Uluṟu-Kata Tjuṯa National Park, Northern Territory, Australia
GPS: -25.341620641827, 131.02267740748
Visiting Uluru, better known as Ayers Rock, the gigantic Uluru inselberg was officially discovered in 1873 by English explorers William Gosse and Ernest Giles. This remote massif in Central Australia is named after Henry Ayers, eighth Premier of South Australia in the 19th century. It is part of the great outback desolate area, marked by its low population density in relation to its great size.
The flat rock of Uluru emerges from the desert of the hot and arid region of the “Red Centre”, known for its remarkably large rocks and sandstone domes formed a few hundred million years ago. The colour shades of its characteristic red stone make it a perfect place, at dusk, to watch the sun set over the outback. When the site experiences rare but heavy rains between November and March (rainfall in this arid region is around 300 mm per year), Uluru can generate multiple waterfalls on its walls. On contact with water, the reddish tint of the large rock turns to purple.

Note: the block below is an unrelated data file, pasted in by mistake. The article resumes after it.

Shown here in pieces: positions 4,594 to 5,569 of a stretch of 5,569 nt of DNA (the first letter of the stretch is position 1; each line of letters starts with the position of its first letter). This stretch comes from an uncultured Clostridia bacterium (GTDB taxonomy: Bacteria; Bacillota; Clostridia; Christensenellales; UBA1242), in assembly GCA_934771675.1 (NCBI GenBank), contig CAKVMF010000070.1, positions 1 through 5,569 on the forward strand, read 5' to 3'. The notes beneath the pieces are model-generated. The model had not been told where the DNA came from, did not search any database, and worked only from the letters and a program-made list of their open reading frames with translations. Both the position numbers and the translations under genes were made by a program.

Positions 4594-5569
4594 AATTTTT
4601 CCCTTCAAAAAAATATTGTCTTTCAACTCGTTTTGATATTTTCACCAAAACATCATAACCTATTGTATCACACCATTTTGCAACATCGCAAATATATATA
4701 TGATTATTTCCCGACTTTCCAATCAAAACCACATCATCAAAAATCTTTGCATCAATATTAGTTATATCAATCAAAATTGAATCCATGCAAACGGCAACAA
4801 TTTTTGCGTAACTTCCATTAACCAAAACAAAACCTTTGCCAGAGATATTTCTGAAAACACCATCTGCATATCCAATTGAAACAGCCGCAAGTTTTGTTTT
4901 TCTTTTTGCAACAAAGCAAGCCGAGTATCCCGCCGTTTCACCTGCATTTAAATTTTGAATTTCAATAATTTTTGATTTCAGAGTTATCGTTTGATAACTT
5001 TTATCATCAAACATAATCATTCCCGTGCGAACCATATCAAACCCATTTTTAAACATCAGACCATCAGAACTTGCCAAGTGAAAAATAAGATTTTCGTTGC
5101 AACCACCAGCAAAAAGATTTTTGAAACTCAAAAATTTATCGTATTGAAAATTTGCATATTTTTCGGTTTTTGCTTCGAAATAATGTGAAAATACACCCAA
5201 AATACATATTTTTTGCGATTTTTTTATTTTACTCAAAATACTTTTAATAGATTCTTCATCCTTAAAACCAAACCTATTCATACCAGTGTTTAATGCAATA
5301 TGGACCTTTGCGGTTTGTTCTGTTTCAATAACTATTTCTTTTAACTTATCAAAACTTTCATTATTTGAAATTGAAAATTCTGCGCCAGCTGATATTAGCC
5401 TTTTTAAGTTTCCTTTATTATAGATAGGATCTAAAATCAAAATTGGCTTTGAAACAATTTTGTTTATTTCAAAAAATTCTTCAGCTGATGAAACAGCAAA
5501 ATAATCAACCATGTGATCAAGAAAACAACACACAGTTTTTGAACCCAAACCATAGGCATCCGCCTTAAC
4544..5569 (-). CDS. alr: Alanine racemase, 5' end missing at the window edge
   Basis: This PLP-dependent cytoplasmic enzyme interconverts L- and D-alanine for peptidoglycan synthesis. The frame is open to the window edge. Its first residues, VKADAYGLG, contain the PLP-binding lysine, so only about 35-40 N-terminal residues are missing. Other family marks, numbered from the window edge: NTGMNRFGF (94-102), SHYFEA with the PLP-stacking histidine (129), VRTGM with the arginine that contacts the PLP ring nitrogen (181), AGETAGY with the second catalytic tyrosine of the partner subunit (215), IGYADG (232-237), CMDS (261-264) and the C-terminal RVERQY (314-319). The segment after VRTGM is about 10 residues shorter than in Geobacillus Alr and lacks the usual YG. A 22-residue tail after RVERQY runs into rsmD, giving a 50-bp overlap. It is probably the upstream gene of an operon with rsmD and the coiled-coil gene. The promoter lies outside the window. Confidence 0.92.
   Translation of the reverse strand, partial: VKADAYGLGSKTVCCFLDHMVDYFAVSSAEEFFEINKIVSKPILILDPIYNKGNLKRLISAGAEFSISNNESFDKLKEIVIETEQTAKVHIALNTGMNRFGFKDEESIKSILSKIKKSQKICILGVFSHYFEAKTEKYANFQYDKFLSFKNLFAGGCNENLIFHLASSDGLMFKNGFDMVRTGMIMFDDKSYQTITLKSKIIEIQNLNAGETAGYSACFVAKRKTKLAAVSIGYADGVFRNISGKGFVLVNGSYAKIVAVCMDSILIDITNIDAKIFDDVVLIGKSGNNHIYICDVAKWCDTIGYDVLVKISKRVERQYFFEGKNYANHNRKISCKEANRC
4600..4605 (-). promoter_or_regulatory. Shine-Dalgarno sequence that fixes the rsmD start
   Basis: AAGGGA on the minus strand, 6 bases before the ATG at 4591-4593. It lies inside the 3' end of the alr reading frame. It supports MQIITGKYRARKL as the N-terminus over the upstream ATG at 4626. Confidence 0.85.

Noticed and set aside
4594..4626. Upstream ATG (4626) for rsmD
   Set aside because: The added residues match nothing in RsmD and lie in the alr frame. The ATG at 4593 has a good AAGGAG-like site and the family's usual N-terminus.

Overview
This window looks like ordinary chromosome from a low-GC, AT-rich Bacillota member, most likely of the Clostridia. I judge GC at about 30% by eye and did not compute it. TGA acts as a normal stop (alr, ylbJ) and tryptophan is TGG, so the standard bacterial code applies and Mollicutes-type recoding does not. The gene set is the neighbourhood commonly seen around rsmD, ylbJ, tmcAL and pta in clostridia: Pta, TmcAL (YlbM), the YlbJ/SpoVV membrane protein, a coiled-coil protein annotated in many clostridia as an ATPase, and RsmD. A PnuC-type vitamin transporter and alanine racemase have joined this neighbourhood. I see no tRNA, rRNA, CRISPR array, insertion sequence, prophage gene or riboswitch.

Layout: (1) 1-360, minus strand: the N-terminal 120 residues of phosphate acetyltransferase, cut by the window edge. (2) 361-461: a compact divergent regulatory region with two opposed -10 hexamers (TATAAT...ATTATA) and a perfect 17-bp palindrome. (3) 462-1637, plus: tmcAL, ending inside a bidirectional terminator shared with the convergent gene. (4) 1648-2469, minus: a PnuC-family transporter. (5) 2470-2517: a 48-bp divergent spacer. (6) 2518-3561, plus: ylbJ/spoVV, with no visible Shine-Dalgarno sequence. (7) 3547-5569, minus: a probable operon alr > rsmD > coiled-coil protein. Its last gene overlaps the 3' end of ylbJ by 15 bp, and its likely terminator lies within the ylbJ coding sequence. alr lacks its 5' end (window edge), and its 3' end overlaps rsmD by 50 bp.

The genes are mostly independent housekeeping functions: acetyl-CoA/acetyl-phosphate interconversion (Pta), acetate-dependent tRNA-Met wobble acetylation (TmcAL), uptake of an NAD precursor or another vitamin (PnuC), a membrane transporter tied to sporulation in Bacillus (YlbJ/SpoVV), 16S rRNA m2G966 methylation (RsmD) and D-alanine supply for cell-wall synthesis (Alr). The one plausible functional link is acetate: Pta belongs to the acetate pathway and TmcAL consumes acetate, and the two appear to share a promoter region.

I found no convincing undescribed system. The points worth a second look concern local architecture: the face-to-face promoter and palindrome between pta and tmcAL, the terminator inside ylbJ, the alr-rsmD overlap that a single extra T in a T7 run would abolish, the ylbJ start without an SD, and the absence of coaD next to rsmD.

With a circumference of almost 10 kilometres at its base, Uluru rises to a height of 348 metres and 860 metres above sea level. This 2.5 kilometre long reddish geological wonder is part of the Uluṟu-Kata Tjuṯa National Park and is one of the largest monoliths in the world. Uluru is surrounded by great desert plains and remains a sacred ancestral site revered by the indigenous people connected to it. Their beliefs are based on the traditional principle of Tjukurrpa, “The Dreaming” in the culture of the Aṉangu people. These Aboriginal Australians see themselves as the eternal guardians and protectors of this land inhabited by spirits and charged with the forces of the ancestors of the Aborigines. Cave paintings bear witness to their presence here since ancient times. In 1985, the Uluru inselberg and the Uluṟu-Kata Tjuṯa National Park were restored to the Aṉangu groups (speaking the Pitjantjatjara and Yankunytjatjara dialects). Original inhabitants of the area for 30,000 years, the Aṉangu groups are now the official owners of the site and jointly manage its natural resources with the National Park Service. Another major geological formation, much less frequented than Uluru, is also part of this Australian outback protected area. It is a set of arkose domes called Kata Tjuṯa with Mount Olga as the highest point (1,070 metres).